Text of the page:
Weber also argued that the modern state "claims binding authority, not only over the members of the state, the citizens, most of whom have obtained membership by birth, but also to a very large extent over all action taking place in the area of its jurisdiction. It is thus a compulsory organization with a territorial basis." Indeed, "today, the use of force is regarded as legitimate only so far as it is either permitted by the state or prescribed by it. . . . The claim of the modern state to monopolize the use of force is as essential to it as its character of compulsory jurisdiction and of continuous operation." The modern state exercises territorial sovereignty. No other actor may claim the right to make or enforce rules within the boundaries of a state—at least without the express permission of that state. States also enjoy autonomy with respect to their external relations, exercised through the sole right to make treaties, declare war, and regulate their borders for themselves and their citizens.
Despite the influence and insightfulness of Weber's discussion of the characteristics of the modern state, we need to be careful about how we use it in analyzing historical processes. Indeed, some historians question the usefulness of Weber's definition. They argue that it promotes teleological accounts of European state formation, blinding analysts to the variety of manifestations of the state that have existed over the last few hundred years. It also, critics contend, leads scholars to overestimate the true power that expanding central bureaucracies actually wielded. The existence of an extensive bureaucratic infrastructure does not necessarily indicate a high degree of practical centralization and state power.
Such problems often plague analysis of state formation, but they should not lead us to abandon Weber or his definition of the state. Weber's discussion of the nature of the state is what he calls an "ideal-typical" construction, not a description of actual states. No political community, in any period of human history, has ever perfectly fit his definition of the state. Ideal types are the starting point of discussion and analysis, not descriptions of concrete reality. If we keep this fact in mind, Weber's understanding of the state remains a valuable tool for understanding the development of states in early modern Europe.
STATE FORMATION IN EARLY MODERN EUROPE
The most important source of variation in early modern state formation into the seventeenth century was created by the uneven expansion of princely, or dynastic, power. Trends in this direction date back into the fourteenth century, but their contours began to take shape in the late fifteenth century. In western Europe, particularly in England, France, and Castile, princes expanded their control at the expense of the autonomy of other concentrations of power, such as towns, nobles, and the church. The result, by the beginning of the sixteenth century, was the formation of what some historians call the "new monarchies" of western Europe. At the same time, territorial princes in Germany were in the process of appropriating legislative power—with mixed success—into their own hands. The trend toward princely power was not limited to kingdoms and principalities. In Italy, where city-states rather than kingdoms predominated, great families were busy establishing their own dynastic control over most formerly independent communes and republics. In all three cases, princes were able to expand their power by successfully manipulating divisions between other political actors, mostly within the nobility and the towns, while also tying the fortunes of both to princely authority.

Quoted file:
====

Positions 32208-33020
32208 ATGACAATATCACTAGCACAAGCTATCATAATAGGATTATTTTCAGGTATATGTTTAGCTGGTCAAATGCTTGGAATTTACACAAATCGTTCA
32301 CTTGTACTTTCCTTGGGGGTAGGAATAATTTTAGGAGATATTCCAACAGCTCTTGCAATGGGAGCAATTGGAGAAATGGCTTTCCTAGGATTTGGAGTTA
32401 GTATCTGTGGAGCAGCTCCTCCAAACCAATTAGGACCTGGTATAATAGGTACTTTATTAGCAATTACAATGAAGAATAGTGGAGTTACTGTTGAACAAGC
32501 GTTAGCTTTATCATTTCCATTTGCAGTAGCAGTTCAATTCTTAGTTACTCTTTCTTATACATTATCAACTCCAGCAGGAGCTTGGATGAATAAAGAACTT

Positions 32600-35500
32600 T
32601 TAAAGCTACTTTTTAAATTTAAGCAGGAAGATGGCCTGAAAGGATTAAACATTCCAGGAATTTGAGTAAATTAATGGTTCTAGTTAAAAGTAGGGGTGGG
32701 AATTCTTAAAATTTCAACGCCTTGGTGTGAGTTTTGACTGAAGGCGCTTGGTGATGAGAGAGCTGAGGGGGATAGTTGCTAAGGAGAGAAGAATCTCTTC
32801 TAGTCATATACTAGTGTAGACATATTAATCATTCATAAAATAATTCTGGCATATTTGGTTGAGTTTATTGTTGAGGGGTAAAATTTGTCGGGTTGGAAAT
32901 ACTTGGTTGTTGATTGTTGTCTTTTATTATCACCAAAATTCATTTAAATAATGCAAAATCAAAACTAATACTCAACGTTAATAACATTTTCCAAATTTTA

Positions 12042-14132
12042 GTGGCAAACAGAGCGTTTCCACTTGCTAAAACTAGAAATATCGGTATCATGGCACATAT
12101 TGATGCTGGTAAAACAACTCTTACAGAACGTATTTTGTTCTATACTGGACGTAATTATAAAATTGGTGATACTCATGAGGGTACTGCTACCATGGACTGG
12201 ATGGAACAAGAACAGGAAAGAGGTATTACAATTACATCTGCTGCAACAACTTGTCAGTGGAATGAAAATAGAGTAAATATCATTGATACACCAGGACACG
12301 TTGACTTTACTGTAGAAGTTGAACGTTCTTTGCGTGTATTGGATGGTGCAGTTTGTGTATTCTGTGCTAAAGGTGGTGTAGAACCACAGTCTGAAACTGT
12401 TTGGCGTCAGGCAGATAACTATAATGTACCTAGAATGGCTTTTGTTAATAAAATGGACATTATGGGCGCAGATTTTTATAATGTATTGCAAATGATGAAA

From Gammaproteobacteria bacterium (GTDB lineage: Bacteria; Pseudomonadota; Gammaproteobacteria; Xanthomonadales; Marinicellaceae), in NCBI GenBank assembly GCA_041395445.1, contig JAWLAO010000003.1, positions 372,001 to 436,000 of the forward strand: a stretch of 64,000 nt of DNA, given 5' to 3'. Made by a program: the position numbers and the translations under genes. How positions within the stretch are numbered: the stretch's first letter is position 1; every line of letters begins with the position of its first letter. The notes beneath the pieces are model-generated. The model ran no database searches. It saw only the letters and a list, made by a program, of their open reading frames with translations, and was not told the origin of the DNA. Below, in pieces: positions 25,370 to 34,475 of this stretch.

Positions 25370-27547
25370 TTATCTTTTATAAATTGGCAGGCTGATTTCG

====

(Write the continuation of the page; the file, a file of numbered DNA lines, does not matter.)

Elsewhere, attempts to expand princely power met with rather different fates. Until the second half of the seventeenth century, the Danish nobility successfully curtailed princely authority—a situation dramatically reversed in 1660 when an alliance between the Danish King Frederick and the non-noble estates (burghers and clergy) led to the establishment of an absolutist system of government. An open succession in Hungary in 1439 allowed its national assembly to reassert the elective principle of that kingdom's monarchy. Baronial interests ultimately thwarted attempts at centralizing reforms. After the division of the kingdom between the Habsburgs and the Ottomans stabilized in 1541, the relative power of the Habsburgs remained comparatively weak. The ascendancy of the nobility was even more pronounced in Poland, where the powerful diet checked monarchial authority; Poland became a "republic of nobles" with little centralized power.